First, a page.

One year ago, Google ventured to the midwest with plans to put small startups and businesses on the map. Google enabled Kansas City, Mo. with their fiber-optic network and then waited -- and it seems Google's concept has paid off.
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Midwest startups like RareWire, have thrived off the extra-high speed connection that Google Fiber has offered and in turn, opened up an entire new network for those startups.
“It’s made the city and entrepreneurs realize there’s a great opportunity in front of them,” RareWire’s cofounder and president Kirk Hasenzahl tells Forbes.
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RareWire, an apps platform that works across all iOS and Android equally, began with a profitable idea. But it was Google Fiber's ability to bring broadband to an exponentially higher number of homes and businesses in the area that allowed RareWire to reinvest their funds into a second business -- an App Creation Studio.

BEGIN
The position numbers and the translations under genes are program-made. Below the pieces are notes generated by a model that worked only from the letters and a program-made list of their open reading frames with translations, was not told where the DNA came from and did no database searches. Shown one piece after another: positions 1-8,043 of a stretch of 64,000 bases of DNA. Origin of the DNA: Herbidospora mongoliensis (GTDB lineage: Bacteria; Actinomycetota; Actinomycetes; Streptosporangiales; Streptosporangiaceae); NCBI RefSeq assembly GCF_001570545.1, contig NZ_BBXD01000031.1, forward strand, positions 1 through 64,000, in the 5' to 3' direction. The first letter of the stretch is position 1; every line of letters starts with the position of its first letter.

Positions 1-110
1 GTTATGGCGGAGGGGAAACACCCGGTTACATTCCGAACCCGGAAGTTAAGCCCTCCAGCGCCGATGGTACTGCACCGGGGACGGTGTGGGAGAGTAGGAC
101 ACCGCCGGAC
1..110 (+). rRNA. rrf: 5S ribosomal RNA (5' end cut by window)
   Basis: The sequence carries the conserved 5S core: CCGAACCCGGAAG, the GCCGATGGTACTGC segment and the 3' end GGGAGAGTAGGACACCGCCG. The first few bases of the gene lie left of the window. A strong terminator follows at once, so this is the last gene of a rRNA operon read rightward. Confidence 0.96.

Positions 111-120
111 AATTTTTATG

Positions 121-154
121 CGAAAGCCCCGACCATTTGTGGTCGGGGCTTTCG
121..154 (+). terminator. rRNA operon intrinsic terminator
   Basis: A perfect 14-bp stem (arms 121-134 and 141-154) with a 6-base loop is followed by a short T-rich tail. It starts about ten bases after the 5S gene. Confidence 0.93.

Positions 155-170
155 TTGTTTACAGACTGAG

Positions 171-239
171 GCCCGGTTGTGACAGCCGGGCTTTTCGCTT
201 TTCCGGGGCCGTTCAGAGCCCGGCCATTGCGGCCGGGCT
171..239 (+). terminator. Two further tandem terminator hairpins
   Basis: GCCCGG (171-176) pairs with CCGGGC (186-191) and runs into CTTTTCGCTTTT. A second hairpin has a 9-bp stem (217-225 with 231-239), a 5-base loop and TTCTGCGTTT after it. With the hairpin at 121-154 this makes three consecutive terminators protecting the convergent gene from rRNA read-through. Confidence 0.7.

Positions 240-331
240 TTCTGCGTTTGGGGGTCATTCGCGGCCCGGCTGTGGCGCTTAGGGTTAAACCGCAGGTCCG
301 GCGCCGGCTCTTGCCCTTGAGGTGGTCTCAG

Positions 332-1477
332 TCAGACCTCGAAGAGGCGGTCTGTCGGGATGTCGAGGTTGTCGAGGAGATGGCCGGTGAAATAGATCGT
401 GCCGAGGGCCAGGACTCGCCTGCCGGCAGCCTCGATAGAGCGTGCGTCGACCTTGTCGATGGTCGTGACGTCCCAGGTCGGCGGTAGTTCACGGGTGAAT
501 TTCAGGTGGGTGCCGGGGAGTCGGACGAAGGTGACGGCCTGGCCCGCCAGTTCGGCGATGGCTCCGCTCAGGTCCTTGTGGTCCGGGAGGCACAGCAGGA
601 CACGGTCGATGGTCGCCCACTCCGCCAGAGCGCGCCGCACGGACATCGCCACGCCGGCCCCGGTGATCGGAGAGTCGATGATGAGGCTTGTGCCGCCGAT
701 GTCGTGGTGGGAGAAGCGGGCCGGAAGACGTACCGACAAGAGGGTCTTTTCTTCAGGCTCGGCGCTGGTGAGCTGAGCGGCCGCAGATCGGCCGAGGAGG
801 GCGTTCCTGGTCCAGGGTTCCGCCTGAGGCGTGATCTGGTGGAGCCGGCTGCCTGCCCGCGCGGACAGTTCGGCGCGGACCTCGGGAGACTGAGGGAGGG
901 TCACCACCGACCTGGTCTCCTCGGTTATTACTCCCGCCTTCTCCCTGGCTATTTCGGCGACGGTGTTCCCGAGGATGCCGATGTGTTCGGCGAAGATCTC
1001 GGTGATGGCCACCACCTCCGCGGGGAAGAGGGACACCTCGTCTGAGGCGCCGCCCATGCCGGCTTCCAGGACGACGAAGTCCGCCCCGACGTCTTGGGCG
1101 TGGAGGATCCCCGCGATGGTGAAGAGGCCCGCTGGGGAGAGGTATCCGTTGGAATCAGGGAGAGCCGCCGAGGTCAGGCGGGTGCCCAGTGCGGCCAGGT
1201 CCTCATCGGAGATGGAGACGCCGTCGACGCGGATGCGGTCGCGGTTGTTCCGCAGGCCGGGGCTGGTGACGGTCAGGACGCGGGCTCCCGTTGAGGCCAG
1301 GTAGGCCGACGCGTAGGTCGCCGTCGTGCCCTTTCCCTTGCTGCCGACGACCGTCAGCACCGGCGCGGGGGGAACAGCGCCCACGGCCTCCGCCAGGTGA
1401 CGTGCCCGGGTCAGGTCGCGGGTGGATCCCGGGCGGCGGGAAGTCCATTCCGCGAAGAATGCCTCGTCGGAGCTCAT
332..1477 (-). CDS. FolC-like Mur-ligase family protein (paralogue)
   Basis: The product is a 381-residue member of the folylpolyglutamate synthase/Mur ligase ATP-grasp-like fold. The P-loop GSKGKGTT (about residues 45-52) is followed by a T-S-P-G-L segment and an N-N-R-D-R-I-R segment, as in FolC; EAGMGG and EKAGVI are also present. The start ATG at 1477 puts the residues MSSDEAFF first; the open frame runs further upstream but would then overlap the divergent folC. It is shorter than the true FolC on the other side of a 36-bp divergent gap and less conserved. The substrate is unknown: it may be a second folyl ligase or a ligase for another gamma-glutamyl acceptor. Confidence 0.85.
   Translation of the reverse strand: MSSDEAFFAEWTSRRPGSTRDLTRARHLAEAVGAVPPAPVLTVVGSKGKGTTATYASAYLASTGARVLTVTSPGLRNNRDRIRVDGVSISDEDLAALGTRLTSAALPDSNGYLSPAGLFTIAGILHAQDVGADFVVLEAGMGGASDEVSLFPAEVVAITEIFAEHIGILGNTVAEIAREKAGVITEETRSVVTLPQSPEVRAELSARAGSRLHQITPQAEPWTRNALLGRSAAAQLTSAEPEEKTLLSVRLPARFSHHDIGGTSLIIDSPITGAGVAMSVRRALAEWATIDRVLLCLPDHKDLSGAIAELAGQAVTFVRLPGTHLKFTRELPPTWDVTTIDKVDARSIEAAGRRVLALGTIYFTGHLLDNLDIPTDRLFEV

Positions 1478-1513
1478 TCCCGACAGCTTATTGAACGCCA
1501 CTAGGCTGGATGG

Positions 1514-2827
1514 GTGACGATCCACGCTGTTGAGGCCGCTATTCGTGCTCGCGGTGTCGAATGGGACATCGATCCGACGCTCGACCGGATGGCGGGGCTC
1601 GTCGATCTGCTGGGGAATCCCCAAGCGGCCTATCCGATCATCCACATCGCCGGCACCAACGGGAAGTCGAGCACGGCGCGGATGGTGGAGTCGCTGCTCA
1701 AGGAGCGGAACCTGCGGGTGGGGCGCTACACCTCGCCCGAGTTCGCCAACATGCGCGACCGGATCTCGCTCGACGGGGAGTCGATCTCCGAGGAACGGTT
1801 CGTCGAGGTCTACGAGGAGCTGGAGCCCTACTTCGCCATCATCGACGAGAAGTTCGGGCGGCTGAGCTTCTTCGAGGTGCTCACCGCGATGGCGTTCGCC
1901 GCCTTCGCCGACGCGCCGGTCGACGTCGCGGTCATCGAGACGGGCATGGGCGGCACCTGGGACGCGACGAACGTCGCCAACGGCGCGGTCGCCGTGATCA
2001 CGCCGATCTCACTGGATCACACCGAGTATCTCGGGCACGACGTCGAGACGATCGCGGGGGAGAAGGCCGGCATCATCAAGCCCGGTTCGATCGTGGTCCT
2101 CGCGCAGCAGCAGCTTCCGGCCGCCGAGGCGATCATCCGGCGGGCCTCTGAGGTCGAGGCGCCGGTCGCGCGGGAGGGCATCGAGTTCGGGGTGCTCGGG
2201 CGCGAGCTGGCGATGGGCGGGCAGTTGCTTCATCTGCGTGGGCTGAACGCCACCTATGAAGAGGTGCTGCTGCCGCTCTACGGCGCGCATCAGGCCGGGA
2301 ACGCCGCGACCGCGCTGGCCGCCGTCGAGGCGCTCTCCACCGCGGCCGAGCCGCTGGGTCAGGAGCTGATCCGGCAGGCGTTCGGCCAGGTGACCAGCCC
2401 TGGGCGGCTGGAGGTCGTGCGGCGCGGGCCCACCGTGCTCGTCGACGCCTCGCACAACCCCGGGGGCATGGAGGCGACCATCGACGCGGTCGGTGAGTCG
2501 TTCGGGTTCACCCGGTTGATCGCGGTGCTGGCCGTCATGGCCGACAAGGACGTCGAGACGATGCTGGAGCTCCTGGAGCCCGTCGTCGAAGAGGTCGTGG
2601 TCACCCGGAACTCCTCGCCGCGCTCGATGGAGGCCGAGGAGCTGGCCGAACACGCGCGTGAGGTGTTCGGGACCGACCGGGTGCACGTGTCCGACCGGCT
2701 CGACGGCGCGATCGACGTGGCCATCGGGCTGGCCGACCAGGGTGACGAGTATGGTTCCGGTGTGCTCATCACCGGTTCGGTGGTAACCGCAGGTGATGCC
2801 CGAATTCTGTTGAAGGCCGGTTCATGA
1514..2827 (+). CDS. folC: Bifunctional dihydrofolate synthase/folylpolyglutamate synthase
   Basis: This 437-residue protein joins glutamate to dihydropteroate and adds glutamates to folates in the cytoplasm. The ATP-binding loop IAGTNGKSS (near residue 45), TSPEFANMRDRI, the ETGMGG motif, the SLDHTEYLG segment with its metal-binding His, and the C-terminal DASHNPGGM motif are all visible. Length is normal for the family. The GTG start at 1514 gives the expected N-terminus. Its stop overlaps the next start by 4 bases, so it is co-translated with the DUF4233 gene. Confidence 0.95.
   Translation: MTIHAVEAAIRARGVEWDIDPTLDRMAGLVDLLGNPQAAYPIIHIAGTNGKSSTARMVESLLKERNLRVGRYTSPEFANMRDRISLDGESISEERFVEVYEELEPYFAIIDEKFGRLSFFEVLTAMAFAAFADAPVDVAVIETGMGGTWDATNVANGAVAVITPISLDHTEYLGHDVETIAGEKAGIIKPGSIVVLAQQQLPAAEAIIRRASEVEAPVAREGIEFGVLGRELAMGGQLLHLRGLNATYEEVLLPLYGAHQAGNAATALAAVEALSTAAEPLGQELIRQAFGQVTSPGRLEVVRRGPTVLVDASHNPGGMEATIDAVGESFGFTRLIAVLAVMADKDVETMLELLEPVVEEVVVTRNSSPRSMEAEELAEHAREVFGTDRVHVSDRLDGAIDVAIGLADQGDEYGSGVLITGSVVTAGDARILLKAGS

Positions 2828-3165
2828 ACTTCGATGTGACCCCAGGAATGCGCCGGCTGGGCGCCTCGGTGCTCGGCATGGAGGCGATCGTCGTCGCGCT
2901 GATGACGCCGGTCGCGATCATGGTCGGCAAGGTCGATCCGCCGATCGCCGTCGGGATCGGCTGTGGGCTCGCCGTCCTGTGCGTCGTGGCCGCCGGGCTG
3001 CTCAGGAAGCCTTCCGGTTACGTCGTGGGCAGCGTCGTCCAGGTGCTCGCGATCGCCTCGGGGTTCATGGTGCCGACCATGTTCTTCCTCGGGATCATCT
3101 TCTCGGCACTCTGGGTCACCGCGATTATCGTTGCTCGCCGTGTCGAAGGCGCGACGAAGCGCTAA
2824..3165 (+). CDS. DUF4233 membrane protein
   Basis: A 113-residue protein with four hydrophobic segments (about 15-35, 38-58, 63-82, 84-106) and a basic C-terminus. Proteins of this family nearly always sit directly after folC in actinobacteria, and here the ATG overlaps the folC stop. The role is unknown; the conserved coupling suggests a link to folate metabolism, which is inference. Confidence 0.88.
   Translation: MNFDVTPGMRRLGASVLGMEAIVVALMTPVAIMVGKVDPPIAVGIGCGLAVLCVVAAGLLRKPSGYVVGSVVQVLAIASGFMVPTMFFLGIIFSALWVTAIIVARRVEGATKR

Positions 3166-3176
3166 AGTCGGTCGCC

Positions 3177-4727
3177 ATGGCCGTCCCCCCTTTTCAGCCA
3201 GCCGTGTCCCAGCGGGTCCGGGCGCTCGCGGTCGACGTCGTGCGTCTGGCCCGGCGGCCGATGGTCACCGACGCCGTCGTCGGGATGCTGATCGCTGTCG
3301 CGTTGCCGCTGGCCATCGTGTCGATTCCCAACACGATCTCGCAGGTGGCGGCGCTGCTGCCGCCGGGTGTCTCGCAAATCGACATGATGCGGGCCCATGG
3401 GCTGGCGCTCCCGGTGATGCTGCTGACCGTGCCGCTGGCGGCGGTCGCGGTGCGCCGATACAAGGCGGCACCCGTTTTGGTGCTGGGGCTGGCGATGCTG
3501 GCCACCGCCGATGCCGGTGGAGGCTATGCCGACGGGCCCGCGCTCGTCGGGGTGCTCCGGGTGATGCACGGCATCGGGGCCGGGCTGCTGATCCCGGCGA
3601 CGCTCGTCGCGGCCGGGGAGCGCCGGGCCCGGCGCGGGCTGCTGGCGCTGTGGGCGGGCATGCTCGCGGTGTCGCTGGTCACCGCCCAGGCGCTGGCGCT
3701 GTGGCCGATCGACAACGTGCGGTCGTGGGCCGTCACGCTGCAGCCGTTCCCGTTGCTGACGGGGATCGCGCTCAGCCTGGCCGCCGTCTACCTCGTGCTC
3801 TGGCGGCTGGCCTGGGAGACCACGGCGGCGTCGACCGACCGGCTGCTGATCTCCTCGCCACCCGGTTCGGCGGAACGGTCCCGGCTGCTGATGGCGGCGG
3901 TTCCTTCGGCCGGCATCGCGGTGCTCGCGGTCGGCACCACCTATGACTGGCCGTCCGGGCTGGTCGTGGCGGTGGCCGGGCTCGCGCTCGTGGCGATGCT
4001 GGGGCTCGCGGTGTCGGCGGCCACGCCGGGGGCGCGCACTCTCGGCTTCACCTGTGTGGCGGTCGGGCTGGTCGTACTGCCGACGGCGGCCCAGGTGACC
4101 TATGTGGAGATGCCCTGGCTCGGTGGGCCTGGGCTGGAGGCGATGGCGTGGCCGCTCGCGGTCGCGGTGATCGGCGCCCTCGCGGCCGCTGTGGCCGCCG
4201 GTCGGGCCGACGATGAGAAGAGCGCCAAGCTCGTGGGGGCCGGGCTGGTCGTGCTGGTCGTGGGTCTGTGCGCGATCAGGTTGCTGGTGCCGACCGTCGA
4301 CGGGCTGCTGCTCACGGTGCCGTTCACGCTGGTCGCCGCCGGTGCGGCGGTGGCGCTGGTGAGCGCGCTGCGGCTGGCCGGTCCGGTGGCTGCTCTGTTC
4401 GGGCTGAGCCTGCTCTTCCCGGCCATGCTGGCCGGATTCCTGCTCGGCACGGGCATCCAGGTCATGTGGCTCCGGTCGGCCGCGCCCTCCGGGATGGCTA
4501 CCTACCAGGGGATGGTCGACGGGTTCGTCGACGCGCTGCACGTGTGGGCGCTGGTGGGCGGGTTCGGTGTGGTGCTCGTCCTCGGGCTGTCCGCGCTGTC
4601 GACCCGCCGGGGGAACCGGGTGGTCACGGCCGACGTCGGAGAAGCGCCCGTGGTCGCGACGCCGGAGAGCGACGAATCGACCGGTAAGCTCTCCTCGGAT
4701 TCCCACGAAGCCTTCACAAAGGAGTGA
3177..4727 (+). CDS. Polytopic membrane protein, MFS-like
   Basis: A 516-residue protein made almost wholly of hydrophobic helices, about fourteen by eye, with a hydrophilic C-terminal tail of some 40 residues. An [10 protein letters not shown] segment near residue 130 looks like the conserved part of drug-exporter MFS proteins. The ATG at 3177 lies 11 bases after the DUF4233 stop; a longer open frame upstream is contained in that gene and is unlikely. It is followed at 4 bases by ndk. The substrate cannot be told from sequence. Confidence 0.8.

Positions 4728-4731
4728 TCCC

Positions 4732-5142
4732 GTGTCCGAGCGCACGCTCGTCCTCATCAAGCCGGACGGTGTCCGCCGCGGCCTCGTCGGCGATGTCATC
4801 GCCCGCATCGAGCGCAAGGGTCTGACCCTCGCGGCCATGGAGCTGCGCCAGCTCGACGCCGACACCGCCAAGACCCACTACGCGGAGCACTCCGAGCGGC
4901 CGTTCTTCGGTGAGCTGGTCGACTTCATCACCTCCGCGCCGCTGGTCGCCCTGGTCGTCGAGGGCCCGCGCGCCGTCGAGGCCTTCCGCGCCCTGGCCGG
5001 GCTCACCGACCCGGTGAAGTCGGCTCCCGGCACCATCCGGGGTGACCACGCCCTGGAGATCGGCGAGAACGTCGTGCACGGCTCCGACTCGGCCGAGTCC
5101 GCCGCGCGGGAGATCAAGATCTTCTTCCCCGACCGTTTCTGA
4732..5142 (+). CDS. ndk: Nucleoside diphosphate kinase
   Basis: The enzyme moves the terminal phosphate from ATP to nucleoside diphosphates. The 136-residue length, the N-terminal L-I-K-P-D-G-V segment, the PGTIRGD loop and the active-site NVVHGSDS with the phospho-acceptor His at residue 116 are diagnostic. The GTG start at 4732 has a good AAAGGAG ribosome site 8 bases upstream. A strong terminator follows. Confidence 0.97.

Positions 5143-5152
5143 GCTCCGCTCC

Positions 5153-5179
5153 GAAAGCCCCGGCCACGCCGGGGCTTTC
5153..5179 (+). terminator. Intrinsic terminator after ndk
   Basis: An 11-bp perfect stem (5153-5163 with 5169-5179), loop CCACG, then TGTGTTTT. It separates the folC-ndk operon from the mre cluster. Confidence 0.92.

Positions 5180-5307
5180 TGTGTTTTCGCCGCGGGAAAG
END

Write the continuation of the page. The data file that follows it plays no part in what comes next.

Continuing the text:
“With higher speeds comes the next wave of applications,” a Google spokesman tells Forbes.
Though startups might be benefiting from Google Fiber, other Internet service providers like AT&T and Time Warner seem concerned that the tech-giant isn't maintaining a fair playing field, and their services are taking the hit.
Watch the video above to learn more about Google Fiber.
Would you want Google fiber to set up connections in your town? Tell us why or why not in the comments below.
This story originally published on Mashable here.
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- Technology & Electronics